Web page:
EIPR objects to nuclear energy laws and demands that nuclear plant contracts not be signed before laws are reviewed
Egyptian Initiative for Personal Rights (EIPR ) declared its objection to the recently issued nuclear energy laws and said that these laws contradict a number of legal and constitutional principles, undermine the independence of the Egyptian Nuclear and Radiological Regulatory Authority (ENRRA) and nuclear safety guarantees, as well as wasting state resources. EIPR demanded that these laws be reviewed and that nuclear power plant contracts not be signed for the time being.
EIPR also objected to the manner in which these laws were issued in a hurry and without a real opportunity for discussion and it expressed its concern about the continuation of the method of extreme secrecy and monopolizing decision making that accompanied the nuclear project from the beginning, and demanded following the principles of transparency and popular participation.
EIPR objection followed the Egyptian parliament emergency general session on November 27, 2017, during which it approved, in one go, three law proposals on nuclear energy submitted by the government:a bill "to establish the executive body to oversee the construction of nuclear power plants," and a law amending some provisions of law No. 13 of 1976 establishing the Authority for Nuclear Power Plants, and a law amending certain provisions of the Law on Regulation of Nuclear and Radiological Activities No. 7 of 2010.
The Chair of the Parliament had stated in the parliamentary session that there is a need to speed up the issuance of these laws, in what appears to be preparation for the signing of contracts during the expected visit of the Russian President, and indeed the draft laws were presented and approved in the same session, with which is difficult to imagine a real opportunity for discussion. The laws were promulgated and published in the Official Gazette on 29 November 2017.
According to Dr. Ragia al-Gerzawy, the environmental researcher in EIPR: ‘Transparency and independence of the regulatory bodies is one of the most important safeguards for nuclear safety. But unfortunately the [political] orientation behind the nuclear file (that led to the issuance of laws that eliminate the independence of the regulatory bodies, mobilize government representatives in the nuclear system, and open the door to profiteering), this orientation which is characterized by exclusion and withholding of information, do not appear to have been deeply concerned about nuclear safety policies’, adding that ‘nuclear energy is a matter that concerns the whole of society’.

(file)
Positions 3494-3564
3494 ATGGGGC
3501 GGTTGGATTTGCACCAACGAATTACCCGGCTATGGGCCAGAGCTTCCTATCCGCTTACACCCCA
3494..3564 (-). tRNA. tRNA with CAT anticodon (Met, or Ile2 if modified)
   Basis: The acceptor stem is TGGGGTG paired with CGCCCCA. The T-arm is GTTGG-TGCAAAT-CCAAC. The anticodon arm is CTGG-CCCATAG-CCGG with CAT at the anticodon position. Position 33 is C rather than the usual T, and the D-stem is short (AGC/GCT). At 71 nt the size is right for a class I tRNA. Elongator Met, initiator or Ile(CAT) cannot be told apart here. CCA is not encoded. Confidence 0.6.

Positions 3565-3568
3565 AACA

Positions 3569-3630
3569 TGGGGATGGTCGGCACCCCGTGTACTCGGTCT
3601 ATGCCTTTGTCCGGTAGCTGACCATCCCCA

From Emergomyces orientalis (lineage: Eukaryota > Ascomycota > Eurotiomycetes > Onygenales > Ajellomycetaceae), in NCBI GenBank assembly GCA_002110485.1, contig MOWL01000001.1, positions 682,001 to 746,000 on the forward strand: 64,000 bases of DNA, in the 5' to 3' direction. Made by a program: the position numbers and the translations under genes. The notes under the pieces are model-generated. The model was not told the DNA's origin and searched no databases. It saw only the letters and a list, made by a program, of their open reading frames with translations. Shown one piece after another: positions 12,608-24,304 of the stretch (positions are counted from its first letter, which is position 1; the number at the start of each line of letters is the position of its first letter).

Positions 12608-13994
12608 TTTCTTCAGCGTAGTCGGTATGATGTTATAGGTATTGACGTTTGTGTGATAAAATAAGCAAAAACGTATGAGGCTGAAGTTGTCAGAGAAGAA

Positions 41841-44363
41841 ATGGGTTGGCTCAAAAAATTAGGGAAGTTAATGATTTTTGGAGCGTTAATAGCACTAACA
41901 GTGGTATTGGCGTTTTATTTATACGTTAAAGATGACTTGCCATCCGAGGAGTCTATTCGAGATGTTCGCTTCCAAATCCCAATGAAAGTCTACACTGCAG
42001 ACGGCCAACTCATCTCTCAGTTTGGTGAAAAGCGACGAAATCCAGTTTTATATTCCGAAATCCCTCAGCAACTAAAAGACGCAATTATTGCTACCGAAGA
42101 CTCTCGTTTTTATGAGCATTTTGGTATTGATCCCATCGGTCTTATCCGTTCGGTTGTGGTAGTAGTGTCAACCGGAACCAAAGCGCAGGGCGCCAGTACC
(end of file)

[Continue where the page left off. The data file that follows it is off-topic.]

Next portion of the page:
The Egyptian initiative also stated that the most serious legal fault to these laws is the elimination of the independence of the Egyptian Nuclear and Radiological Regulatory Authority, which is responsible for the regulatory and oversight responsibility related to nuclear activities. And where ensuring the efficiency and independence of the regulatory body is a prerequisite for nuclear safetyhe nuclear regulatory authority is responsible for setting licensing conditions, issuing regulations, establishing safety standards and guidelines, granting or revoking permits for nuclear plants. It is also responsible for inspecting and monitoring facilities and activities and ensuring compliance with standards. It is further responsible for issuing regulations, safety standards, guidelines and other nuclear safety policies.